Apple Inc sells a epiphany, starting this week, in the shape of a notebook computer. One of its new MacBook Pro models has a "Retina" display, a screen that packs four times as many pixels as a standard display.
Why is this a big deal?
It's not easy to describe in print, but a look at the screen tells the whole story. It's like putting on glasses and realising you're nearsighted. Much like the screen on the latest iPad, the new display makes all other screens look dull and fuzzy.
With a resolution of 2,880 by 1,800 pixels, the Retina screen can show every pixel in a five-megapixel shot, all at once. It has more pixels than a high-definition TV set - 2.5 times as many.
Even the icons on the Mac screen look so much more detailed. On the calendar icon, you can make out the dots for the individual dates. On the Address book, you suddenly see that the "at" sign on the cover is embossed.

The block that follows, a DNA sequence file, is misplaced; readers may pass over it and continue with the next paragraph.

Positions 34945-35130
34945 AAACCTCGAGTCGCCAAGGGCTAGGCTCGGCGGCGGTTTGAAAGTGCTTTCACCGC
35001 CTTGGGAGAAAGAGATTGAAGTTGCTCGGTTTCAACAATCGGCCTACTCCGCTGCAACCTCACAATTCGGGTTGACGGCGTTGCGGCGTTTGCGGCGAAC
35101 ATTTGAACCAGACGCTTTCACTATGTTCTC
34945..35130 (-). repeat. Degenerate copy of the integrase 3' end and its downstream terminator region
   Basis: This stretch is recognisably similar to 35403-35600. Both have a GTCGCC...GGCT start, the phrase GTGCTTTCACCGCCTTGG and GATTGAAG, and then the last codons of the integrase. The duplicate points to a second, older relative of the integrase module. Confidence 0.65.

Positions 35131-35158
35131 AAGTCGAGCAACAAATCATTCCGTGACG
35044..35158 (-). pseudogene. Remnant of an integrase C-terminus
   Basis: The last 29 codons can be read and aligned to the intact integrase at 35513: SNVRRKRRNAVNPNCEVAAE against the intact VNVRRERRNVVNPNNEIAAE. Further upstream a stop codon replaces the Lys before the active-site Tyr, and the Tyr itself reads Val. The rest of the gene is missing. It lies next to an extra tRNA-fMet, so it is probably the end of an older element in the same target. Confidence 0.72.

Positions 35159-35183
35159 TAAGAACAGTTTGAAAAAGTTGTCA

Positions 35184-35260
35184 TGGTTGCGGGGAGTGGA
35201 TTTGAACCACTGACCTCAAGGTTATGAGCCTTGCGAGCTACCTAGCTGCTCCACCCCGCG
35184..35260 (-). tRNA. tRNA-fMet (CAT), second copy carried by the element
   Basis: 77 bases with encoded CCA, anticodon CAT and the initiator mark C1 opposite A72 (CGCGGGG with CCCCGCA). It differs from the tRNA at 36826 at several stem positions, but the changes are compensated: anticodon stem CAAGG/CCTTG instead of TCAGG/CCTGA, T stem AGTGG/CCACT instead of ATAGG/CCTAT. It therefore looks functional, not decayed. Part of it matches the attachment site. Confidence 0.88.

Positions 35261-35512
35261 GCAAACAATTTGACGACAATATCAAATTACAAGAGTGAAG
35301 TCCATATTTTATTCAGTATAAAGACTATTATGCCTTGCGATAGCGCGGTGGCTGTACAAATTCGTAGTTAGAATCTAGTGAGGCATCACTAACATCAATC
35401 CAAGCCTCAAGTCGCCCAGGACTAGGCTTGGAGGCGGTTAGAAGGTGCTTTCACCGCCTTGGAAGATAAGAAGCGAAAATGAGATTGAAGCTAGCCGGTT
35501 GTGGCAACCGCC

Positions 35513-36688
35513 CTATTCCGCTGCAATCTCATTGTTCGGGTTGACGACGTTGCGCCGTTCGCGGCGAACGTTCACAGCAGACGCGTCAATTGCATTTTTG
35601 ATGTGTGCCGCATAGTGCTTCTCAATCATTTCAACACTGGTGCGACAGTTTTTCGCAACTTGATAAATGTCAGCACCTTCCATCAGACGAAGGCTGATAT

High-resolution photos look really, really sharp. Low-resolution photos, like those on Facebook, are revealed as mushy and indistinct.
As you might expect, this epiphany doesn't come cheap. The MacBook Pro with Retina display starts at $2,199.
That's nearly three times more than the average consumer spends on a laptop, but it isn't a bad price for the video editors, photographers and graphic designers who are the intended buyers.
In fact, the new MacBook looks like a steal compared to a regular, non-high-resolution MacBook with a screen of the same size, at 15.4 inches diagonally.
When a regular MacBook is upgraded with the 8 gigabytes of RAM and 256-gigabyte flash-based "hard drive" that come standard on the Retina model, it costs $2,399. So you're basically saving $200 by getting the better screen.
There are a few other differences between the Retina MacBook and the regular one.
It's thinner, lighter and lacks a DVD drive. It even lacks an Ethernet port for Internet connections. This was a problem as soon as I unpacked the unit, because getting on the office Wi-Fi can be troublesome.